Monday, August 11, 2014

Why Do You Do What You Do?

     One of the hardest decisions we ever make in life is deciding on an occupation.  For some, it is easy because they have felt a calling to their chosen profession.  However, many struggle with knowing what they should do in life.  In addition, there is often a misconception that tells us we must do something significant or related to ministry if we are a Christian never suspecting that the ordinary job can be calling too.  It all depends on our attitude and outlook.
     To my thinking, there is no job that does not carry with it an aspect of ministry for the Christian.  We are called to be Ambassadors for Christ wherever we are and in whatever position we have.  In our family, we have several in the field of education, and they work to help others learn.  No one can convince me that this area is not full of opportunities to be salt and light for Christ.  
Our son Nathan serves as a Lexington firefighter/EMT
     Although I was trained in college to teach high school communication skills with an English minor, I found my calling was to teach our children at home.  For me, this meant putting aside many other activities in order to devote myself to working with our children.  It was not the easiest calling but it was the most fulfilling.  Certainly this job was a type of ministry to our children.
     Philippians 2:3 tells us:  "Do nothing out of selfish ambition or vain conceit, but in humility consider others better than yourselves."  This should be a guiding principle as we think about the work we currently do.  The first question we need to ask ourselves is why am I working at my present job?  Is it to gain a big income?  Are we looking for prestige or power?  If so, we need to stop and consider what the verse above means.
     Throughout the New Testament, our Lord reminded us on many occasions that we are serve as He did without thinking about repayment.  A good example is found in Luke 10:25-37 in the Parable of the Good Samaritan.  Here the Lord clearly spoke of our duty to our fellow man to help and assist someone in need.  Many passed by the beaten man, including a priest, but no one wanted to get involved in helping him except the "despised" Samaritan.  He took time to minister to this man.  This story illustrates to believers that in whatever job we find ourselves there is always a chance to demonstrate the love of Christ to others.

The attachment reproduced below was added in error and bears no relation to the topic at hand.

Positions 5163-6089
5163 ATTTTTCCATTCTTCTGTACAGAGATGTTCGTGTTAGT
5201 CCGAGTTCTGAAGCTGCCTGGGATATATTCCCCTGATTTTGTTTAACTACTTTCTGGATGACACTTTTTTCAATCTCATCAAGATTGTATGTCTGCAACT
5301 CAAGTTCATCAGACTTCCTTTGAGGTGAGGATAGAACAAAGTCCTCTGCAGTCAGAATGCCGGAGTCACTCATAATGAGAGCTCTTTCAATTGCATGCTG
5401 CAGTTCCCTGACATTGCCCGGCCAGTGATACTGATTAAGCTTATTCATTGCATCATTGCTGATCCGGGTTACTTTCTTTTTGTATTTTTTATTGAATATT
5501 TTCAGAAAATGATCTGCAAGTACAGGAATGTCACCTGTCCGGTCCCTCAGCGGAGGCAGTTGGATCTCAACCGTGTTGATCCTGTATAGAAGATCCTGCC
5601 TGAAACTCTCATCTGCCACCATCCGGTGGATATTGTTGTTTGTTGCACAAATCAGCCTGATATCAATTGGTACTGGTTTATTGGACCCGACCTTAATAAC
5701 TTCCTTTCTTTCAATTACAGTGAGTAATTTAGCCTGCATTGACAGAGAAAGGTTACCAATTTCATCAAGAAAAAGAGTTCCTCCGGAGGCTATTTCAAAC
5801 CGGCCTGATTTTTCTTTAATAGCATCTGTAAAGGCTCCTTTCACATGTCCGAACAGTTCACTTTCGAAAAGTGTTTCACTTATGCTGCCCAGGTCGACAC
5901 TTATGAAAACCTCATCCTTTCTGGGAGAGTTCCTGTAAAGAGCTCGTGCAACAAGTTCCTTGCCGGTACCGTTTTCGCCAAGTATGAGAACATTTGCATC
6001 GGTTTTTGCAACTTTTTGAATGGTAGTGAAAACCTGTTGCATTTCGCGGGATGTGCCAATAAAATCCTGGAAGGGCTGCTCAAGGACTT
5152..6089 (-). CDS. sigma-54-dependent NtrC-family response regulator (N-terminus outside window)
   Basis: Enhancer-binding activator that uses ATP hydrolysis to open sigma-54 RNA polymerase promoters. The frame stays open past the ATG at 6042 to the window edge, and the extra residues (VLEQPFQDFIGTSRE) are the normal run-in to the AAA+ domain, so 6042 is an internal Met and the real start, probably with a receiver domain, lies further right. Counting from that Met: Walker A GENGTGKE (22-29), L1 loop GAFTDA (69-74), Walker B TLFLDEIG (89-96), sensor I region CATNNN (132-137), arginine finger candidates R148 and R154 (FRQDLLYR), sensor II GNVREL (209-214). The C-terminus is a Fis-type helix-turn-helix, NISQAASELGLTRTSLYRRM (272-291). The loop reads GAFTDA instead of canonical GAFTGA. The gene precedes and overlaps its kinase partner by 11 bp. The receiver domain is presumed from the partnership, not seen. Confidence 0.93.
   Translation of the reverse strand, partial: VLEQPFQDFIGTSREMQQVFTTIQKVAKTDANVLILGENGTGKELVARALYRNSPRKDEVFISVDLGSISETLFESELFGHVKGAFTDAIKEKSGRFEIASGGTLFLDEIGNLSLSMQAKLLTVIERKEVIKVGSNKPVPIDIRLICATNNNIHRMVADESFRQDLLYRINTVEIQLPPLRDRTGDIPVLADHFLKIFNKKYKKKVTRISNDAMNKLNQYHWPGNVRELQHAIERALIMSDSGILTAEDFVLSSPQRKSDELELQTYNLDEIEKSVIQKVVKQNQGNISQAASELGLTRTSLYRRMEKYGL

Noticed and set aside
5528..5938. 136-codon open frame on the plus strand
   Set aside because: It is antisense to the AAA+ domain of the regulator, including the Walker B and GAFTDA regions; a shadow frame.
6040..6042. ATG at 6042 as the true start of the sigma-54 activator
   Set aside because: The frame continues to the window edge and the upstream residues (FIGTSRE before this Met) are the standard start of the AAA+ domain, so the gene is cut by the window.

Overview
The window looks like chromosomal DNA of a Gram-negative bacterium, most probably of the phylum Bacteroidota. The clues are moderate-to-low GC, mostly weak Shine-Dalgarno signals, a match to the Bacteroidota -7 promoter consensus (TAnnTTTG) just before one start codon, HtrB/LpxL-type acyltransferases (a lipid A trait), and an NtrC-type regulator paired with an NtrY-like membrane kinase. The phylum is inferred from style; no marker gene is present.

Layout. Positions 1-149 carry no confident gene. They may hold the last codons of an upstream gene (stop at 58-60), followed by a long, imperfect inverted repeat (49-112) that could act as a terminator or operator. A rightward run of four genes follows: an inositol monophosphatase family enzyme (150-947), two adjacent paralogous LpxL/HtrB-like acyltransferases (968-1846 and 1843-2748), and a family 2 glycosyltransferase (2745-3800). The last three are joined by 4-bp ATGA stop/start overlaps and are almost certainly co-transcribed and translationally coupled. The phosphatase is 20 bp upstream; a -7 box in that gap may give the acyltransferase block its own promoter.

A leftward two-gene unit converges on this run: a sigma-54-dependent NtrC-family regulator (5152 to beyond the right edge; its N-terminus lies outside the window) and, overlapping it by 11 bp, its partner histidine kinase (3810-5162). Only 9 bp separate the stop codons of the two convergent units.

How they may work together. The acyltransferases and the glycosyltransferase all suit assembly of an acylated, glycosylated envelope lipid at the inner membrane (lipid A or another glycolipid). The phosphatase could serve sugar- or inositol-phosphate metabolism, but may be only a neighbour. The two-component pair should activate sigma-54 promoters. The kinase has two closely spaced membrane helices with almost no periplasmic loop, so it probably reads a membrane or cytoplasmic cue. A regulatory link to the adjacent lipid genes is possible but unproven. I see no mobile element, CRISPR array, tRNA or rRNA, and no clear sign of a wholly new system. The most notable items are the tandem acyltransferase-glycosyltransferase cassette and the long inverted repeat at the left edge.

At the present time, I am working as a secretary/receptionist/insurance biller for my husband's professional office.  There is nothing glamorous about this work, but I see in it a chance to bless others with a smile, kind word and know that I am working with others as a member of a team to deliver care to them.  It is a ministry if we see it in that light.  During my years there, I have comforted people who are upset, prayed with some and had a chance to invite others to church. 
     When I was in college theater productions, our director would always remind us, "There are no small parts.  Only small actors."  The same could be said when it comes to work and jobs.  "There are no small or unimportant jobs.  Only small people who do not appreciate them."  Work is a privilege given by God.  We are not meant to use work as a means of self-gratification for our glory, but for His glory alone.  This means we need to stop grumbling, complaining and whining about things and look at it instead, as a means to touch the lives of others in actions as well as in words for Christ.  Like the Good Samaritan, we also need to look for ways to help others in need along the way rather than the "dog eat dog" mentality of the world.  We are put here to glorify God and enjoy Him forever.  We can do this by seeing the work He gives us as a means for touching other lives.  Let us think this week about "why we are doing what we are doing".  Then, let us rejoice in the work God has given us and bloom where He has planted us.  Selah!

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